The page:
The House Report explains that the Act simply incorporated these purposes of the 1974 statute: the Act was intended "primarily to amend . . . the Education of the Handicapped Act in order to provide permanent authorization and a comprehensive mechanism which will insure that those provisions enacted during the 93rd Congress [the 1974 statute] will result in maximum benefits for handicapped children and their families." H. R. Rep., at 5. Thus, the 1974 statute's purpose of providing handicapped children access to a public education became the purpose of the Act.
Statements similar to those appearing in the text, which equate "served" as it appears in the Senate Report to "receiving special educational services," appear throughout the legislative history. See, e. g., id., at 19492 (remarks of Sen. Williams); id., at 19494 (remarks of Sen. Javits); id., at 19496 (remarks of Sen. Stone); id., at 19504-19505 (remarks of Sen. Humphrey); id., at 23703 (remarks of Rep. Brademas); Hearings on H. R. 7217 before the Subcommittee on Select Education of the House Committee on Education and Labor, 94th Cong., 1st Sess., 91, 150, 153 (1975); Hearings on H. R. 4199 before the Select Subcommittee on Education of the House Committee on Education and Labor, 93d Cong., 1st Sess., 130, 139 (1973). See also 34 CFR § 300.343 (1981).
The term as used in reference to educating the handicapped appears to have originated in the PARC decision, where the District Court required that handicapped children be provided with "education and training appropriate to [their] learning capacities." 334 F. Supp., at 1258. The word appears again in the Mills decision, the District Court at one point referring to the need for "an appropriate educational program," 348 F. Supp., at 879, and at another point speaking of a "suitable publicly-supported education," id., at 878. Both cases also refer to the need for an "adequate" education. See 334 F. Supp., at 1266; 348 F. Supp., at 878.
The use of "appropriate" in the language of the Act, although by no means definitive, suggests that Congress used the word as much to describe the settings in which handicapped children should be educated as to prescribe the substantive content or supportive services of their education. For example, § 1412(5) requires that handicapped children be educated in classrooms with nonhandicapped children "to the maximum extent appropriate." Similarly, § 1401(19) provides that, "whenever appropriate," handicapped children should attend and participate in the meeting at which their IEP is drafted. In addition, the definition of "free appropriate public education" itself states that instruction given handicapped children should be at an "appropriate preschool, elementary, or secondary school" level. § 1401(18)(C). The Act's use of the word "appropriate" thus seems to reflect Congress' recognition that some settings simply are not suitable environments for the participation of some handicapped children. At the very least, these statutory uses of the word refute the contention that Congress used "appropriate" as a term of art which concisely expresses the standard found by the lower courts.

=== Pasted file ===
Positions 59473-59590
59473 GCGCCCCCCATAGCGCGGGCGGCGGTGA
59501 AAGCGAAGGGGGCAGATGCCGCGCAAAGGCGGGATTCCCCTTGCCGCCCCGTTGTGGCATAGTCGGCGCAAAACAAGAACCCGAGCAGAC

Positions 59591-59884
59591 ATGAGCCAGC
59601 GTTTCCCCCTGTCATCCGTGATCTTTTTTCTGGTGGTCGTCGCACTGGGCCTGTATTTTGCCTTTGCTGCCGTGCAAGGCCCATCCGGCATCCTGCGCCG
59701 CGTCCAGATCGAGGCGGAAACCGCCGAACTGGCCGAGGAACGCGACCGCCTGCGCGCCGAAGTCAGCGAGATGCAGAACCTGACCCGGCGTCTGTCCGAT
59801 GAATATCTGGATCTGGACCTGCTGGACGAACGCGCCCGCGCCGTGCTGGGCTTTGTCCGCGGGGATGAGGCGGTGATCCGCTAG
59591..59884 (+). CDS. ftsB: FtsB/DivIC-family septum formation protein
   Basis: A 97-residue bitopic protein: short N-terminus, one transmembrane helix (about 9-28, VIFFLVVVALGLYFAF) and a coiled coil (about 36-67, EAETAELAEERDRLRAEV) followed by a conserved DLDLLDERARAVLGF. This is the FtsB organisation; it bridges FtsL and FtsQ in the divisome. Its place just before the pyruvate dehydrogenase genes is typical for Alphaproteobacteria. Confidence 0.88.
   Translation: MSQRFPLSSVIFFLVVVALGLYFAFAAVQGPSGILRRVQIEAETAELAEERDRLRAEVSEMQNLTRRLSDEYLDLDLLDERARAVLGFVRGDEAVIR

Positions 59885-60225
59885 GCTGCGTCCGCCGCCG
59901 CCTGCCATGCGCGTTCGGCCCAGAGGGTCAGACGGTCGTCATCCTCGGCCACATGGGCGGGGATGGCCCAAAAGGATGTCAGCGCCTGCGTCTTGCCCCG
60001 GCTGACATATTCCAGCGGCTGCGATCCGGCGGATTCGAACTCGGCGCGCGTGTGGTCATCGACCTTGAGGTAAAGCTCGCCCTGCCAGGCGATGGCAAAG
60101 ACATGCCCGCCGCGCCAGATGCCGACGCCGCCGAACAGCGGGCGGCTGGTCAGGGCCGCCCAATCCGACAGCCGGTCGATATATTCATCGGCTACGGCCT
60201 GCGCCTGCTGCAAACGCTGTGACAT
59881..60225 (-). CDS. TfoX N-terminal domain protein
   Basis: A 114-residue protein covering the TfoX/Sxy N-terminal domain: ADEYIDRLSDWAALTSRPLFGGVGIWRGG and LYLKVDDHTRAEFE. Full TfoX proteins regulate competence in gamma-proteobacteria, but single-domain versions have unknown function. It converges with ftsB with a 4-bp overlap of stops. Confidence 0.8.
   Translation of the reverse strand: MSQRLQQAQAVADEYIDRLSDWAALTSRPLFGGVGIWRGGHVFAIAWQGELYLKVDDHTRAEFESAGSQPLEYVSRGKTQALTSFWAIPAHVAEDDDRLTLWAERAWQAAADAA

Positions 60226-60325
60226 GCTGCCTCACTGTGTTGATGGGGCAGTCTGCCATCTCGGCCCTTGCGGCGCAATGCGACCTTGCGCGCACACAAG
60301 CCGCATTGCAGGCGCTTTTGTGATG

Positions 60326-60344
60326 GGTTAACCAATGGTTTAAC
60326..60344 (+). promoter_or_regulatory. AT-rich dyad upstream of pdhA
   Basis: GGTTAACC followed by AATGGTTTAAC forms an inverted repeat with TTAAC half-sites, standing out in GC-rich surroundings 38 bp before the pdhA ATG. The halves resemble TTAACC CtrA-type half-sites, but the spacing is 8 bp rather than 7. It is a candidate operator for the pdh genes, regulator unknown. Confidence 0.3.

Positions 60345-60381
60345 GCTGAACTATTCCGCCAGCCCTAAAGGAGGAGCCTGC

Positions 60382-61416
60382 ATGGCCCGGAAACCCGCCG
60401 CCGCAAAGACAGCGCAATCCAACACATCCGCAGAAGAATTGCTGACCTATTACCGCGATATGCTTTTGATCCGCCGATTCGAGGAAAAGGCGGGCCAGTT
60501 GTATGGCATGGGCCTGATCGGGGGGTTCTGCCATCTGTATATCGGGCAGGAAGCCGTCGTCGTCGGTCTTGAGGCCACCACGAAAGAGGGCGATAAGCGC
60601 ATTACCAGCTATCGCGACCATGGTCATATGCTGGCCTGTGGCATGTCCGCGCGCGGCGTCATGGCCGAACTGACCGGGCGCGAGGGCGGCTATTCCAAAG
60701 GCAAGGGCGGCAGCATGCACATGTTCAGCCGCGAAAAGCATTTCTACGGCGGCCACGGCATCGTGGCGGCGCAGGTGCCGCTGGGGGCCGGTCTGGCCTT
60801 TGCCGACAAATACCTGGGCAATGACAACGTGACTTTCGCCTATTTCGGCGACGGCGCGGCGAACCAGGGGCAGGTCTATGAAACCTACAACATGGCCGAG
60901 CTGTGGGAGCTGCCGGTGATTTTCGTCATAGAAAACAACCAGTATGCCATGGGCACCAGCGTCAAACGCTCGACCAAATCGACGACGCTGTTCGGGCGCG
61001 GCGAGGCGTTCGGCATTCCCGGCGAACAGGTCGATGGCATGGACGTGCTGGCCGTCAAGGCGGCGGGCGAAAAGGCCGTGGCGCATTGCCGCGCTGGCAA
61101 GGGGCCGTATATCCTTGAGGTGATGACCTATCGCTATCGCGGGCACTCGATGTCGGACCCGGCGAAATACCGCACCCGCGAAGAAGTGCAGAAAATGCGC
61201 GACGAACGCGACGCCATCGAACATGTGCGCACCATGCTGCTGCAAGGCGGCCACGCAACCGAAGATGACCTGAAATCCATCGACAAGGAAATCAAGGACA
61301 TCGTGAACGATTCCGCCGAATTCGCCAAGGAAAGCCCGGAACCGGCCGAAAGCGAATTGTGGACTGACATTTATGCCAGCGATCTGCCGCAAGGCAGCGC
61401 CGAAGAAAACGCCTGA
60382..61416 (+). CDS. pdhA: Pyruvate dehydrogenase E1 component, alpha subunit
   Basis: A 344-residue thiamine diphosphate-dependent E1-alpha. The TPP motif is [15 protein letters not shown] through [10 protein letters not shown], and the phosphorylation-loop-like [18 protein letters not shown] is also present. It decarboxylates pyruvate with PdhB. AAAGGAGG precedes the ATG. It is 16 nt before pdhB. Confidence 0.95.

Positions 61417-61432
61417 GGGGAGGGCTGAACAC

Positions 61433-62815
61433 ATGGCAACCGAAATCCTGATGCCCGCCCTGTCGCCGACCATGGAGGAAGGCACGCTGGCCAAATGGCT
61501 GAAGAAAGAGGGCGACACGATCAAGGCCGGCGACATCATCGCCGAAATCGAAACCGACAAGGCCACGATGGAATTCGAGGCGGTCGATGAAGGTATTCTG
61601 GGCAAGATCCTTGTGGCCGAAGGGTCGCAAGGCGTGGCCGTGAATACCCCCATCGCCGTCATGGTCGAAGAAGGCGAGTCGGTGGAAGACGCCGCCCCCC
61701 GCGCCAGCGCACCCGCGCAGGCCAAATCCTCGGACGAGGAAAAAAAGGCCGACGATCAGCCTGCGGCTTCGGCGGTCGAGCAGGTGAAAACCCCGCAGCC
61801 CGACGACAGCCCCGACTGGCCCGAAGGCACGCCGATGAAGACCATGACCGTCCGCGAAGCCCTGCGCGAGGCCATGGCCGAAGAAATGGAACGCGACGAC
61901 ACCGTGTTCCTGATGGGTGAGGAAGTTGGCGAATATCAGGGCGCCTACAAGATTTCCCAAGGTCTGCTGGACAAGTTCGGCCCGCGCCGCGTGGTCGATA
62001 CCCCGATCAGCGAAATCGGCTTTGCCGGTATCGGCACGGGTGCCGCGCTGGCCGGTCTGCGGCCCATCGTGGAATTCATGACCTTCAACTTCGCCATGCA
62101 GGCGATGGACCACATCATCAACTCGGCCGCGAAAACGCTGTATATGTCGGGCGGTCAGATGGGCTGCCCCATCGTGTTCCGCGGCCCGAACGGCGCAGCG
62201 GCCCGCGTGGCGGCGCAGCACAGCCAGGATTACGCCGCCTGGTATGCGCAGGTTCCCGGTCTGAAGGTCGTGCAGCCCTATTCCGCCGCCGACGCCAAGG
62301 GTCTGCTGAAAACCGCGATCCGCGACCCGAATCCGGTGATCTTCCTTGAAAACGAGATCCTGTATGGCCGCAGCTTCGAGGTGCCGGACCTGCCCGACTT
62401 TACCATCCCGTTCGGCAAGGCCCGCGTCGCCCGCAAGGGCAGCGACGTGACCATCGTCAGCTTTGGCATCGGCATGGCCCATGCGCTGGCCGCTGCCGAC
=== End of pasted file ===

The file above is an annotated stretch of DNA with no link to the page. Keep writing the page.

"The long range implications of these statistics are that public agencies and taxpayers will spend billions of dollars over the lifetimes of these individuals to maintain such persons as dependents and in a minimally acceptable lifestyle. With proper education services, many would be able to become productive citizens, contributing to society instead of being forced to remain burdens. Others, through such services, would increase their independence, thus reducing their dependence on society." S. Rep., at 9. See also H. R. Rep., at 11. Similarly, one of the principal Senate sponsors of the Act stated that "providing appropriate educational services now means that many of these individuals will be able to become a contributing part of our society, and they will not have to depend on subsistence payments from public funds." 121 Cong. Rec. 19492 (1975) (remarks of Sen. Williams). See also id., at 25541 (remarks of Rep. Harkin); id., at 37024-37025 (remarks of Rep. Brademas); id., at 37027 (remarks of Rep. Gude); id., at 37410 (remarks of Sen. Randolph); id., at 37416 (remarks of Sen. Williams).